True. In order to guarantee an acceptable level of service with any compact fluorescent lamp, the regulation introduces minimum requirements on switch-on and warm-up times. Switching on a compact fluorescent lamp shall not take more than 2 seconds, and it should reach 60% of its full light output within one minute. However, there are now compact fluorescent lamps on the market that come close to conventional incandescent bulbs for these performance parameters from the point of view of the average consumer. If these are features consumers are concerned about, they should look out for the information on the product packaging, where the manufacturers will be required to display warmup-times. Improved incandescent bulbs with halogen technology will also remain available and provide full light ouput instantly.

III.8. Shape and light quality

Isn't the shape of compact fluorescent lamps ugly and do they not produce unpleasant light (also in terms of colour rendering, colour temperature and light spectrum)?

Consumers usually find modern quality CFLs perfectly suitable for everyday tasks and aesthetically pleasing. There may be some substandard compact fluorescent lamps on the market, but those will be removed through the functionality requirements of the regulation.

Improved incandescent bulbs with halogen technology will also remain available and produce exactly the same light quality as conventional incandescent bulbs.

Overall, the perception of shape and light quality is quite subjective, however there are parameters that can be measured. On some of these parameters, CFLs are actually doing better than conventional incandescent bulbs and halogens.

Size and shape

Modern CFLs come in a variety of sizes and shapes approaching that of conventional incandescent bulbs. The outer lamp envelope that hides the small twisted lighting tubes has become commonplace, and makes CFLs resemble frosted (non-transparent) conventional incandescent bulbs in appearance.

Colour rendering

In order to ensure proper colour rendering (ability to reproduce the colours of the objects lit) for CFLs, the regulation introduces a minimum requirement on this product parameter.

Colour temperature

CFLs can be produced with different colour temperatures (warm/cold) depending on consumer needs, whereas conventional incandescent lamps can only provide warm white light. The regulation requires the indication of colour temperature on the lamp's packaging, so consumers should watch out for this information.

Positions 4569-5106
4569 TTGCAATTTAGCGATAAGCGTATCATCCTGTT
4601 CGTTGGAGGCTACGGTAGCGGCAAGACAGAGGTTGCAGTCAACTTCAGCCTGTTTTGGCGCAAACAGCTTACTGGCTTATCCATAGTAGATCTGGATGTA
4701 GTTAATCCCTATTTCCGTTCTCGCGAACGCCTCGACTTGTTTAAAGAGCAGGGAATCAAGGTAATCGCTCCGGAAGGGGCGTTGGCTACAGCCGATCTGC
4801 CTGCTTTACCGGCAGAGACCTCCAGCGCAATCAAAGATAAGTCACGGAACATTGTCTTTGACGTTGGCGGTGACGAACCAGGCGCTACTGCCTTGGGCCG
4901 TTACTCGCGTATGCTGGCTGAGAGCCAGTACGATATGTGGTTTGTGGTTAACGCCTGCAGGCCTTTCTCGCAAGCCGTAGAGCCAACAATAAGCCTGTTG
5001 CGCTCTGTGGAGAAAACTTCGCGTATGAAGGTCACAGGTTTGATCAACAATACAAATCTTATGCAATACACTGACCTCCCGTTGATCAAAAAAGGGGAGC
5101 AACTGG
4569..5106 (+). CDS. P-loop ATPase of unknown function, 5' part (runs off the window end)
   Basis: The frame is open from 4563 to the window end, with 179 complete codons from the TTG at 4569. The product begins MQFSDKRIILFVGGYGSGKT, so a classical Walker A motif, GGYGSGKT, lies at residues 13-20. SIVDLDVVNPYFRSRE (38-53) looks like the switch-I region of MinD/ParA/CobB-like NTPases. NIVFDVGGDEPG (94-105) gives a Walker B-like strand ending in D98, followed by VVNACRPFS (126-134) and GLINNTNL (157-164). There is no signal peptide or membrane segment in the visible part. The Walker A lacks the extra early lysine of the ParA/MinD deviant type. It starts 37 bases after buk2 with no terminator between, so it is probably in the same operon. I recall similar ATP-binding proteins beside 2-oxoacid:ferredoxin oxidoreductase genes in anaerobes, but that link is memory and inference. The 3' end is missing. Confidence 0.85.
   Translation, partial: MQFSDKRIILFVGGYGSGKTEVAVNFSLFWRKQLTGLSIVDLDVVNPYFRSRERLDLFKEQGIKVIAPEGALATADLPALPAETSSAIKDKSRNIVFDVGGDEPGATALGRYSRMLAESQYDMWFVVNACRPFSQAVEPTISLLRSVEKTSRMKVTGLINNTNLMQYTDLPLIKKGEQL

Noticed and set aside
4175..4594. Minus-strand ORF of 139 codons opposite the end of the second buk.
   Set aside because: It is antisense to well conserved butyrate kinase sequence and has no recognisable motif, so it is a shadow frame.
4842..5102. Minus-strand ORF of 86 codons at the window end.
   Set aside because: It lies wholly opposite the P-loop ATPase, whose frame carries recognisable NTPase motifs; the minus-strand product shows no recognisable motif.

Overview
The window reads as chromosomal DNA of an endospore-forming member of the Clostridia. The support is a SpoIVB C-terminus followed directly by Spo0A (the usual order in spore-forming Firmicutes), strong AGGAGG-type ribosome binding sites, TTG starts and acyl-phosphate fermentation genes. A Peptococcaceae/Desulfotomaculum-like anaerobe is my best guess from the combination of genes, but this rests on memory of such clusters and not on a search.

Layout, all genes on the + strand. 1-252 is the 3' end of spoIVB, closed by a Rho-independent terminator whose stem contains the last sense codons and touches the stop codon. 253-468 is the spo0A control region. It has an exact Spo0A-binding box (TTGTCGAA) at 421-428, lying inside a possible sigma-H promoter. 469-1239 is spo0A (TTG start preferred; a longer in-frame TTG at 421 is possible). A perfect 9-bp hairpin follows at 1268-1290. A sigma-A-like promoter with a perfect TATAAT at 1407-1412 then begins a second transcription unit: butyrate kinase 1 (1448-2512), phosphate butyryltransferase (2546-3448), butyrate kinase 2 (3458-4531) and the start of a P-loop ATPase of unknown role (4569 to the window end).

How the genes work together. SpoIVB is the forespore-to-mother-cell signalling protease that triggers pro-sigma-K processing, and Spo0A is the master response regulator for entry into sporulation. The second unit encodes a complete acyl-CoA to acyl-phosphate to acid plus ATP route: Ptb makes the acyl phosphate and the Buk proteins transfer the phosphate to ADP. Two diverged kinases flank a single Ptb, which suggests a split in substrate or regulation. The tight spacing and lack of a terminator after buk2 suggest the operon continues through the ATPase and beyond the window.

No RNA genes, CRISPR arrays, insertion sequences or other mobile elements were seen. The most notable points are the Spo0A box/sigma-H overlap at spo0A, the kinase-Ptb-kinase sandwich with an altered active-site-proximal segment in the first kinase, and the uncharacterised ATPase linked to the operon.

Light spectrum

If natural daylight is taken as a reference, both conventional incandescent bulbs and compact fluorescent lamps fail to imitate it perfectly, but for different reasons. Natural daylight has a spectrum which is a continuous curve, as strong at the blue and ultraviolet wavelengths as at the yellow and red wavelengths. The light of conventional incandescent bulbs has a continuous spectrum, however it has very little blue component and an extremely high proportion of red and infrared component, therefore it is very yellow and most of it is emitted as heat. The spectrum of compact fluorescent lamps differs from natural daylight in that it is not a continuous curve. They emit a high amount of light at certain wavelengths and almost nothing at adjacent wavelengths. However, in terms of the proportion of light emitted within the blue and red wavelength ranges, there are compact fluorescent lamps that are able to reproduce daylight more precisely than conventional incandescent bulbs.

III.9. Compatibility with luminaires

Is it true that compact fluorescent lamps do not always fit in the luminaires housing conventional incandescent lamps?

Compact fluorescent lamps exist today in many sizes and shapes to replace conventional incandescent bulbs. Where there is indeed too little room for any compact fluorescent lamp to fit in, improved incandescent bulbs with halogen technology could be used to replace conventional incandescent bulbs. Other factors such as a dimmer or other lighting controls may also prevent the use of standard compact fluorescent lamps, in which case a dimmable compact fluorescent lamp or improved incandescent bulbs with halogen technology could be installed. In any case, more efficient alternatives will remain available for all domestic lighting installations, even for those currently using the conventional halogen lamps that are also going to be phased out.